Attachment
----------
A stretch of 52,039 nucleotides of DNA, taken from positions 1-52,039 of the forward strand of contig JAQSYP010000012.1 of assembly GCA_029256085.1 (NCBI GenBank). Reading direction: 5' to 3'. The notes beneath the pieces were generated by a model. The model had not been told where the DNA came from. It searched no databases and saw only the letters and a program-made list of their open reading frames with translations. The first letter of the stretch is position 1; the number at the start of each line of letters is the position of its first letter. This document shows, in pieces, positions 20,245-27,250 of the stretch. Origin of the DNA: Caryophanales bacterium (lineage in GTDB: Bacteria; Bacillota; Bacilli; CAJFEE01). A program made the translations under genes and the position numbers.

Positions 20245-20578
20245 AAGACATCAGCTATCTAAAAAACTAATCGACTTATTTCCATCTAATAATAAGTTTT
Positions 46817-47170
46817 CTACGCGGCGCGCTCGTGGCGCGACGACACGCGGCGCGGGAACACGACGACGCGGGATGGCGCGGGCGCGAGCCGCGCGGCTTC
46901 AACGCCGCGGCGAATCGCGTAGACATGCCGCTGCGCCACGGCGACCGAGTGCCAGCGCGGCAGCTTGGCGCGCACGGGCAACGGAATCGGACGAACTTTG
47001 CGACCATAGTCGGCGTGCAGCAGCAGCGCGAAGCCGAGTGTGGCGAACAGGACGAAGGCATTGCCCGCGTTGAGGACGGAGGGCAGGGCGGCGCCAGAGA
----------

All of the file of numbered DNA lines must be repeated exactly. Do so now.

A stretch of 52,039 nucleotides of DNA, taken from positions 1-52,039 of the forward strand of contig JAQSYP010000012.1 of assembly GCA_029256085.1 (NCBI GenBank). Reading direction: 5' to 3'. The notes beneath the pieces were generated by a model. The model had not been told where the DNA came from. It searched no databases and saw only the letters and a program-made list of their open reading frames with translations. The first letter of the stretch is position 1; the number at the start of each line of letters is the position of its first letter. This document shows, in pieces, positions 20,245-27,250 of the stretch. Origin of the DNA: Caryophanales bacterium (lineage in GTDB: Bacteria; Bacillota; Bacilli; CAJFEE01). A program made the translations under genes and the position numbers.

Positions 20245-20578
20245 AAGACATCAGCTATCTAAAAAACTAATCGACTTATTTCCATCTAATAATAAGTTTT
Positions 46817-47170
46817 CTACGCGGCGCGCTCGTGGCGCGACGACACGCGGCGCGGGAACACGACGACGCGGGATGGCGCGGGCGCGAGCCGCGCGGCTTC
46901 AACGCCGCGGCGAATCGCGTAGACATGCCGCTGCGCCACGGCGACCGAGTGCCAGCGCGGCAGCTTGGCGCGCACGGGCAACGGAATCGGACGAACTTTG
47001 CGACCATAGTCGGCGTGCAGCAGCAGCGCGAAGCCGAGTGTGGCGAACAGGACGAAGGCATTGCCCGCGTTGAGGACGGAGGGCAGGGCGGCGCCAGAGA